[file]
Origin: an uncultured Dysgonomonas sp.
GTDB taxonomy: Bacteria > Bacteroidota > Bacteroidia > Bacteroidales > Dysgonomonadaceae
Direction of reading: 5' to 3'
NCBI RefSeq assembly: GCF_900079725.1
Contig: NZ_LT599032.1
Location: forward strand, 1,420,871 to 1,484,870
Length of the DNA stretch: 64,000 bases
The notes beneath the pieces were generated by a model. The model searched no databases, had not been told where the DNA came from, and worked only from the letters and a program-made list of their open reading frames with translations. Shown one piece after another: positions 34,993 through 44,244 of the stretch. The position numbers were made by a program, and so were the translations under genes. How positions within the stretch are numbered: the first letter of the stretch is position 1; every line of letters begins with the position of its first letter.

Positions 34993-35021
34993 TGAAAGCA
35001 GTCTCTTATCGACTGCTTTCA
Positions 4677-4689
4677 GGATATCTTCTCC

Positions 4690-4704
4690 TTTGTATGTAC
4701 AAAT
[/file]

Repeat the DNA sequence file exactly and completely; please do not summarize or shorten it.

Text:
Origin: an uncultured Dysgonomonas sp.
GTDB taxonomy: Bacteria > Bacteroidota > Bacteroidia > Bacteroidales > Dysgonomonadaceae
Direction of reading: 5' to 3'
NCBI RefSeq assembly: GCF_900079725.1
Contig: NZ_LT599032.1
Location: forward strand, 1,420,871 to 1,484,870
Length of the DNA stretch: 64,000 bases
The notes beneath the pieces were generated by a model. The model searched no databases, had not been told where the DNA came from, and worked only from the letters and a program-made list of their open reading frames with translations. Shown one piece after another: positions 34,993 through 44,244 of the stretch. The position numbers were made by a program, and so were the translations under genes. How positions within the stretch are numbered: the first letter of the stretch is position 1; every line of letters begins with the position of its first letter.

Positions 34993-35021
34993 TGAAAGCA
35001 GTCTCTTATCGACTGCTTTCA
Positions 4677-4689
4677 GGATATCTTCTCC

Positions 4690-4704
4690 TTTGTATGTAC
4701 AAAT